4th November 1937:  Three women from the Shan States between Tibet and Upper Burma who elongate their necks with metal bands are being made up in for a film test. They came to England to work with Bertram Mills circus.  (Photo by Harry Todd/Fox Photos/Getty Images)

4th November 1937: Three women from the Shan States between Tibet and Upper Burma who elongate their necks with metal bands are being made up in for a film test. They came to England to work with Bertram Mills circus. (Photo by Harry Todd/Fox Photos/Getty Images)

circa 1950:  A Padaung, or Kayan woman. Originally a Mongolian tribe, the Padaung have been assimilated into the Karen group native to Mayanmar (Burma). The most stiking feature of these people are the brass rings fitted to the necks and limbs of women born on Wednesdays. The first neck ring is fitted when they are five or six, with successive rings fitted every two years, denoting the status of their family.  (Photo by Vitold de Golish/Three Lions/Getty Images)

circa 1950: A Padaung, or Kayan woman. Originally a Mongolian tribe, the Padaung have been assimilated into the Karen group native to Mayanmar (Burma). The most stiking feature of these people are the brass rings fitted to the necks and limbs of women born on Wednesdays. The first neck ring is fitted when they are five or six, with successive rings fitted every two years, denoting the status of their family. (Photo by Vitold de Golish/Three Lions/Getty Images)

circa 1950:  A Padaung, or Kayan woman. Originally a Mongolian tribe, the Padaung have been assimilated into the Karen group native to Mayanmar (Burma). The most stiking feature of these people are the brass rings fitted to the necks and limbs of women born on Wednesdays. The first neck ring is fitted when they are five or six, with successive rings fitted every two years, denoting the status of their family.  (Photo by Vitold de Golish/Three Lions/Getty Images)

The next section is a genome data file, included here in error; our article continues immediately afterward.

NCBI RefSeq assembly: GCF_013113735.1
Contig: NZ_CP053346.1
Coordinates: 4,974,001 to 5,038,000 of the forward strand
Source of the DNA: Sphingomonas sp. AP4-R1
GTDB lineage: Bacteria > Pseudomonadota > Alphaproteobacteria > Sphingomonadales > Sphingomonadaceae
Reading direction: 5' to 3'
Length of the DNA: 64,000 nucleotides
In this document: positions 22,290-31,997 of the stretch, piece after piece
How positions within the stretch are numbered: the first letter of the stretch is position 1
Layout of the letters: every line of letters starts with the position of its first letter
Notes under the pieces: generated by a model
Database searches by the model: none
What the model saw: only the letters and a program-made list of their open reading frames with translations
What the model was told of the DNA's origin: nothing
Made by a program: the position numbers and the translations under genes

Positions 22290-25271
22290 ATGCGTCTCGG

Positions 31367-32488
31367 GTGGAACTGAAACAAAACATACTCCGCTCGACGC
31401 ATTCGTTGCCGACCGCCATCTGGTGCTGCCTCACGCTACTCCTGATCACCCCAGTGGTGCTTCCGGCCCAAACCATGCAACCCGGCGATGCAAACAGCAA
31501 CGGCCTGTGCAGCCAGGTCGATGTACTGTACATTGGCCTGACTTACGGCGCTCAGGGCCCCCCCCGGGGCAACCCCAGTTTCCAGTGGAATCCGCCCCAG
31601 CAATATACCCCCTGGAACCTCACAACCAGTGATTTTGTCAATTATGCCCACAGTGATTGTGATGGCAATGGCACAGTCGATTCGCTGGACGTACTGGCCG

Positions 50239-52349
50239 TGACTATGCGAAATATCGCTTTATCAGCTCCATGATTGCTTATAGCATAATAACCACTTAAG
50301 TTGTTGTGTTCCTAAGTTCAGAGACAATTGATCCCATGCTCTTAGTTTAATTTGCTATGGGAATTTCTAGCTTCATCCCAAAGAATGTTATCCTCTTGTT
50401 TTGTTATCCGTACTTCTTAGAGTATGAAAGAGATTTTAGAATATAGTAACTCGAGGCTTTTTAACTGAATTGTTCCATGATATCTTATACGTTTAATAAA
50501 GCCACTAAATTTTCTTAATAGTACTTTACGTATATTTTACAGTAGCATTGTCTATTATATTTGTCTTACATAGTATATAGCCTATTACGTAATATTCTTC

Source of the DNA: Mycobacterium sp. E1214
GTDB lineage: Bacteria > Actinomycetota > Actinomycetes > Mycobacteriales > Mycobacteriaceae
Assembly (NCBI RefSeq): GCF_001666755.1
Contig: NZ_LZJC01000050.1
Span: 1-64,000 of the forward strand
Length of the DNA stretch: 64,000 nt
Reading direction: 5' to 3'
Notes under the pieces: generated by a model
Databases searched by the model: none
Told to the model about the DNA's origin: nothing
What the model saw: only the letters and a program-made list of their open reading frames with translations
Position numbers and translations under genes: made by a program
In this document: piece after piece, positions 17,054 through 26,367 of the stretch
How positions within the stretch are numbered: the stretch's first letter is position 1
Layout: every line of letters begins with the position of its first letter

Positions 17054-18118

circa 1950: A Padaung, or Kayan woman. Originally a Mongolian tribe, the Padaung have been assimilated into the Karen group native to Mayanmar (Burma). The most stiking feature of these people are the brass rings fitted to the necks and limbs of women born on Wednesdays. The first neck ring is fitted when they are five or six, with successive rings fitted every two years, denoting the status of their family. (Photo by Vitold de Golish/Three Lions/Getty Images)

circa 1950:  A Padaung, or Kayan woman has a new brass ring fitted round her neck. The first ring is fitted when they are five or six by a shaman, on a day of horoscopic significance, with successive rings fitted every two years, denoting the status of their family. Originally a Mongolian tribe, the Padaung have been assimilated into the Karen group native to Mayanmar (Burma).  (Photo by Vitold de Golish/Three Lions/Getty Images)

circa 1950: A Padaung, or Kayan woman has a new brass ring fitted round her neck. The first ring is fitted when they are five or six by a shaman, on a day of horoscopic significance, with successive rings fitted every two years, denoting the status of their family. Originally a Mongolian tribe, the Padaung have been assimilated into the Karen group native to Mayanmar (Burma). (Photo by Vitold de Golish/Three Lions/Getty Images)